New Perspectives on Margaret Laurence: Poetic Narrative, Multiculturalism, and Feminism

By Greta M. K. McCormick Coger | Go to book overview

Stone Angel among other things makes us feel what it is like to be inescapably old, to realize that one has not always been what one might have wanted to be and not be able to do much about it, but still not want to give up, and to experience grace that is there for the accepting or the taking. A Jest of God makes us feel what it is like to be in a trap, but able to make a gesture towards responsibility and freedom, and to experience the frightening but reassuring infinity of that freedom. The Fire-Dwellers makes us share the experience of feeling how little we know ourselves, our mates, our children, our neighbors, and how reassuring it is to get glimpses of our common humanity and of a meaningful coherence beyond our individual and collective horrors. A Bird in the House makes us feel what it is like to grow up, to come to terms with our own most stubbornly resisted identity and with our own mortality. The Diviners, among many other things, make us feel what it is like to be an outcast, an emigrated Scot, a Métis, a teenager and a teenager's mother, a victim of sexism, and to be a diviner--whether a garbage collector, a water-diviner, or a writer--and to experience the mystery that makes all our identities significant. What emerges from all these books at their most successful, in language that is nearly always memorable in itself, is the expression of the qualities of experience. In terms of Frederick Pottle's definition, Margaret Laurence in her fiction has written little but poetry.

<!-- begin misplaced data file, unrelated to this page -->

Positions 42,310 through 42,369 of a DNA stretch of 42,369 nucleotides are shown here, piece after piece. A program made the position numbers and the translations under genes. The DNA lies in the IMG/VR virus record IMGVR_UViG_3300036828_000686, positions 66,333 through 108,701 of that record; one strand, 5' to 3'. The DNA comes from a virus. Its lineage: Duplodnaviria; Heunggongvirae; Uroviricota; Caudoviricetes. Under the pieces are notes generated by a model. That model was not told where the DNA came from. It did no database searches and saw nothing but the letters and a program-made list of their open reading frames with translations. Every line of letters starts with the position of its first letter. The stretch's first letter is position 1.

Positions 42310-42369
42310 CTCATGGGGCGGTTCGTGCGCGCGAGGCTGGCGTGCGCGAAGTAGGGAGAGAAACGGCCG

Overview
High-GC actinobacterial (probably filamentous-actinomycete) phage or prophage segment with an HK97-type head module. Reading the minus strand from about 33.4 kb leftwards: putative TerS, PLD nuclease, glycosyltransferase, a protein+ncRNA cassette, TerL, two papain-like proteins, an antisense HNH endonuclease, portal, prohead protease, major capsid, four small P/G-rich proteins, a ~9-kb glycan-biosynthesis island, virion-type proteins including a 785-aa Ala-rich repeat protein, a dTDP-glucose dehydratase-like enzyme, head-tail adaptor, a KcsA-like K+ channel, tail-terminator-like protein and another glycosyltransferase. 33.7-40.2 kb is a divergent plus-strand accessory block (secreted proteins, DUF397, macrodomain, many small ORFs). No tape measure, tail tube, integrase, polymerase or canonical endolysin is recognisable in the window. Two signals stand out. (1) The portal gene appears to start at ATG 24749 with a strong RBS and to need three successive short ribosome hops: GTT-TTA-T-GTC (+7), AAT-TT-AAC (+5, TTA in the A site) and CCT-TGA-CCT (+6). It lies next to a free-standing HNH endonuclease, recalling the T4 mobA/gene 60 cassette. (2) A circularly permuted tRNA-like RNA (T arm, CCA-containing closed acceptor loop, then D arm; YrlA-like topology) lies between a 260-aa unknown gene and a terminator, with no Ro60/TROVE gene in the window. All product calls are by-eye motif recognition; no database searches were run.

NOTES

Page references to novels refer to the New Canadian Library reprints (noted as "NCL") published by McClelland and Stewart and the University of Chicago Press reprints (noted as "UC"). Paginations for both in-print editions are given.

1.
Margaret Laurence and poetry is a much larger and more complex subject. Her first published volume is a collection of translations of poetry and poetic prose. All her books except the collections of short stories and the books for children have epigraphs, most of them poetic, that direct the reader to what the author considered to be important in the volumes that they introduce. The titles of four books come directly from the epigraphs. Snatches of songs and nursery rhymes and stanzas of hymns pervade the novels and short stories. The versions of some of these raise interesting questions, and the quotations themselves are always significant in context. These topics deserve treatment elsewhere.
2.
Cf. Clara Thomas, "The Chariot of Ossian: Myth and Manitoba in The Diviners," Journal of Canadian Studies 13.3 (Fall 1978): 55-63.
3.
Cf. William Wordsworth, Preface to the Second Edition of Lyrical Ballads, The English Romantics: Major Poetry and Critical Theory, ed. John L. Mahoney ( Lexington and Toronto: Heath, 1978), 100.
4.
The African country of the setting was the Gold Coast before it became Ghana.
5.
As Coleridge uses the term in Biographia Literaria, Chapter 13, Mahoney, p. 243.
6.
McClelland and Stewart Limited in association with Heorte Music. Lyrics Copyright © 1973, Margaret Laurence; Music Copyright © 1973, Ian Cameron. Recording remastered and produced by Quality Records. Vocals by Ian Cameron and Joan Minkoff. Guitars, Ian Cameron, Bob Berry, and Peter MacLachlan.

WORKS CITED

Blewett David. "The Unity of the Manawaka Cycle." Journal of Canadian Studies 13.3

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